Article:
Tuesday, August 7, 2012

Actively Connecting Web 2.0 with ACRL Learning Outcomes


I just finished reading a great article entitled “Participation and Pedagogy: Connecting the Social Web to ACRL Learning Outcomes,” in the January 2011 issue of The Journal of Academic Librarianship, by Greg Bobish, an information literacy librarian at University at Albany, Albany, NY. 

His entire effort was to demonstrate constructivist pedagogy with active learning examples showing ways teachers/librarians might use the Social Web (Web 2.0) technologies to meet each learning objective in the ACRL Information Literacy Competency Standards for Higher Education. Check out the article

My one criticism is that I would love to see this article recreated as a wiki that others could add to. It would make great sense to have such a site available to librarians to enable the sharing of Web 2.0 active learning ideas that we might use in our information literacy sessions of all kinds from one-shots to whole courses.

Have you thought about starting such a wiki or at least working on a collaborative book expanding on this, Greg?

Thursday, July 12, 2012

Learning to Podcast

Dear Readers,

As a part of my summer research leave, I have been experimenting with learning and using a few Web 2.0 technologies through an online course and experimentation on my own. Here's my first attempt at creating an audio podcast.

This podcast was done using Dictadroid on my Droid cell phone to record, saving it to DropBox on my cell phone which is also on my computer, editing it with Audacity (free software download), converting it to an MP3 file using Audacity after having downloaded LAME for Audacity (seems to be an Audacity helper), creating a Yodio account as a place to host my podcast, uploading my podcast to Yodio, and linking to it in this message. Learning a lot in my class!!

Please check out my Yodio-hosted podcast:

Wednesday, July 11, 2012

Religious Studies Information Literacy Standards?


I struggle to find any officially sanctioned information literacy standards for higher education academic religious studies programs posted either by the library or the academic disciplinary associations . Sure, there are many articles on “how I did it” and “best practices” on information literacy and theological education and there is a move to redefine religious studies curricula within the Academy of American Religion, but I have not yet identified official academic religious studies information literacy standards.

Perhaps it’s time for us to begin drafting standards that meet the meet the needs of both academic religious studies departments and theological schools. To start, we would do well to consult and share resources and initiatives we discover to begin the conversation. 

Of course, we should all consult the ACRL wiki for the webliography on “Information Literacy inReligious/Religious Studies."

The following journals seem to have a lot of articles pointing to aspects of issues and topics related to information literacy as well: Journal of Religious & Theological Information and Teaching Theology & Religion. I won’t begin to list other journals with occasional articles on the topic, which should come up in any broad literature search. 

A gem of a web site, “Wabash Center For Teaching and Learning in Theology and Religion," supported by Lilly Endowment Inc. funding, is definitely worth a visit. At one time the American Academy of Religion hosted an archive of religious studies syllabi, but has now deferred its membership to the Wabash Center web site/project.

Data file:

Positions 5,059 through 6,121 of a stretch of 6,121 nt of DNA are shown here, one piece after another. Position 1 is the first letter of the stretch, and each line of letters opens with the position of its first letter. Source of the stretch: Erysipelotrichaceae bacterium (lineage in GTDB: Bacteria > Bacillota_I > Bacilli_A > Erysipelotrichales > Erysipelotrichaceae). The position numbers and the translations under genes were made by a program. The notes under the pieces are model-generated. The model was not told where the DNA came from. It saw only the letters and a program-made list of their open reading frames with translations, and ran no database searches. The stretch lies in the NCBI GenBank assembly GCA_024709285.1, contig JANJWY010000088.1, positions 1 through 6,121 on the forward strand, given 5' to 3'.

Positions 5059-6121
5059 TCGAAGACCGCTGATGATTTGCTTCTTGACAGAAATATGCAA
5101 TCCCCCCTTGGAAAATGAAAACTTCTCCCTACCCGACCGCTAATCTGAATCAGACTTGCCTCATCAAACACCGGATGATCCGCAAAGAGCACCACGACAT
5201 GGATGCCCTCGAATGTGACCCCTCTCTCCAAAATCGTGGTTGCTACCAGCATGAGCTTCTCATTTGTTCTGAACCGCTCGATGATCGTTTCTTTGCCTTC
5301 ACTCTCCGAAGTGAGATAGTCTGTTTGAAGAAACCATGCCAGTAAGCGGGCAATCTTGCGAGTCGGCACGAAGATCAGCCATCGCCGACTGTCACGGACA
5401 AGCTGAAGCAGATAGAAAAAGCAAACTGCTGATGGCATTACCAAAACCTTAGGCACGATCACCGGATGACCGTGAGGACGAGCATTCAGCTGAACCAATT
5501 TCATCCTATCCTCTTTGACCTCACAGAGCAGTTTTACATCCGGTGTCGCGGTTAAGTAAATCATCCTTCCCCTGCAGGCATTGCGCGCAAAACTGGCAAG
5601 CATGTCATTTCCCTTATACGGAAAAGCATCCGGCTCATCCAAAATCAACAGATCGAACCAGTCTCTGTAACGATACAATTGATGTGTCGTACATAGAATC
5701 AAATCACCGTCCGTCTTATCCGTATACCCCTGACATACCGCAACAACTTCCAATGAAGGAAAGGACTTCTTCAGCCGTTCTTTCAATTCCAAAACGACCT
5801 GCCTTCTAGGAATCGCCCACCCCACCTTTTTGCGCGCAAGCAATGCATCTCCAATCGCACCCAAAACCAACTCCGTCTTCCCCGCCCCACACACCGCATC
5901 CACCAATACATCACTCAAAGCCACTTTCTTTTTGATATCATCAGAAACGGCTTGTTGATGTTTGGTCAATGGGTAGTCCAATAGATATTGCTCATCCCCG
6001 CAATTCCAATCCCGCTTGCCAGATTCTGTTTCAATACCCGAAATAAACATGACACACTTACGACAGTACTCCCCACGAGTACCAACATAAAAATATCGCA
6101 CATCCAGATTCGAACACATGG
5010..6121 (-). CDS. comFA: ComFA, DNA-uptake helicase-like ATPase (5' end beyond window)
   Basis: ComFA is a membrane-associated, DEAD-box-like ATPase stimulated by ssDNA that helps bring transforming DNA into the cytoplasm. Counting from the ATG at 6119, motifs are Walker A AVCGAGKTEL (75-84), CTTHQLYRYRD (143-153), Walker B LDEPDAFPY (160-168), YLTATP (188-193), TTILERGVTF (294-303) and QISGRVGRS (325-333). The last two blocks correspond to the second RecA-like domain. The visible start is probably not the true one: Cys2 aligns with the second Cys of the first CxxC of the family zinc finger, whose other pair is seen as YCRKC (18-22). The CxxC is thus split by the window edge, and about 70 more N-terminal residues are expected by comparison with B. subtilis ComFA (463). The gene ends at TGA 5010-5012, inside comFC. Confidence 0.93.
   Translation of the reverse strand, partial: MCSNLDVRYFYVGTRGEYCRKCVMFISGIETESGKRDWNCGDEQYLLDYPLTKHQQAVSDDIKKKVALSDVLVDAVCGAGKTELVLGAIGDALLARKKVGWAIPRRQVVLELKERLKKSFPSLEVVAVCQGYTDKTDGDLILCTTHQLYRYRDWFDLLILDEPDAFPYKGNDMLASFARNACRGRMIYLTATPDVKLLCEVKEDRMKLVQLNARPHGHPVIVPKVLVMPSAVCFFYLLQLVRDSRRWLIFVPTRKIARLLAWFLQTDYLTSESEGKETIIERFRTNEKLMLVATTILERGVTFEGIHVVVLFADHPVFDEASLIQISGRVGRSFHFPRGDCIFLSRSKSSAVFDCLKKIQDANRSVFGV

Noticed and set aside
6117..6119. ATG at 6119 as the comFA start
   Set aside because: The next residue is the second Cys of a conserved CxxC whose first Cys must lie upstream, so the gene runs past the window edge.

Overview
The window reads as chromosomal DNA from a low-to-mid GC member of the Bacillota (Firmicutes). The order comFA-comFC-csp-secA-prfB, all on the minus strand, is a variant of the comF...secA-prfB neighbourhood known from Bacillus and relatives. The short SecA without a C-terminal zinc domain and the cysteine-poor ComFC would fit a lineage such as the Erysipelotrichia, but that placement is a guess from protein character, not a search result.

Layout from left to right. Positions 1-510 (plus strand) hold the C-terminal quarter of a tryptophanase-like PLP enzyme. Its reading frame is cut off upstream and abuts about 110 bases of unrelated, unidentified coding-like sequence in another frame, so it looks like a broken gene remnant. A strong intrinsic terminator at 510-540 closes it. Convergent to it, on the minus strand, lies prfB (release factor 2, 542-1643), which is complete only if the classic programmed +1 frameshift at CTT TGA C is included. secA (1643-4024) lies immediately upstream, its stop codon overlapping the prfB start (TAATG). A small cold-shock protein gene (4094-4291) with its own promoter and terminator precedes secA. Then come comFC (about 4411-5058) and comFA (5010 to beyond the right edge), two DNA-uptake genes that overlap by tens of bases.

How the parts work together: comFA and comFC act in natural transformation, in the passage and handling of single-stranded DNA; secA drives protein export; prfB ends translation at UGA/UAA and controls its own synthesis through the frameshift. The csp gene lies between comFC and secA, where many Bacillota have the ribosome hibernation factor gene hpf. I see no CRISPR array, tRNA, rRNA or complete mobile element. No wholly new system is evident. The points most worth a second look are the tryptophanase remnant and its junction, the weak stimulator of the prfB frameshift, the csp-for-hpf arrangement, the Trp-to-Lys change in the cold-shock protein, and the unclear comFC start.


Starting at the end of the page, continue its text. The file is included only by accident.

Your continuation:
Do any of you who work with religious studies departments have favorite sites, sources, initiatives, professional contacts in the field you would recommend? Any comments or opinions on whether or not starting an initiative to come up with religious studies/religion information literacy standards would be useful to the profession?

Friday, June 8, 2012

Welcome to the "Disciplines Inside Out: Librarians Cafe" Blog


I invite you to engage in conversation as I try to connect information literacy and more contemporary literacies, especially those using web 2.0 technologies, within my liaison disciplines.

As a librarian, starting with definitions seemed logical to me. So I began by reading the Wikipedia article on Web 2.0, which I recommend as a great overview of the concept. It outlines clearly Web 2.0's history, defines its' interactive and collaborative nature, offers technological descriptions, and even summarizes Web 2.0 criticism.

Defining information literacy is more of a challenge with so many new literacies floating in the literature and the clouds. In February 2010, one group of librarians created the Libraries and Transliteracy blog site to convince us that "transliteracy" is the new term we should use. In January 2011, Mackey & Jacobson wrote an article in C&RL entitled "Reframing Information Literacy as Metaliteracy." My own institution, The College of Wooster, a 4-year liberal arts college, refers to our curriculum's learning outcomes as "graduate qualities" and is currently undergoing a push to tie those curricular goals to each discipline's learning outcomes.

I favor tying "metaliteracy" to our campus's "graduate qualities" within each discipline, but have not yet tried to do so.

  • What terms do you as practitioners use to frame what I'm after and why? 
  • Is it so important to call these literacies anything other than "learning outcomes" and/or "graduate qualities?"
  • What source do you think provides the most convincing discussion on the topic?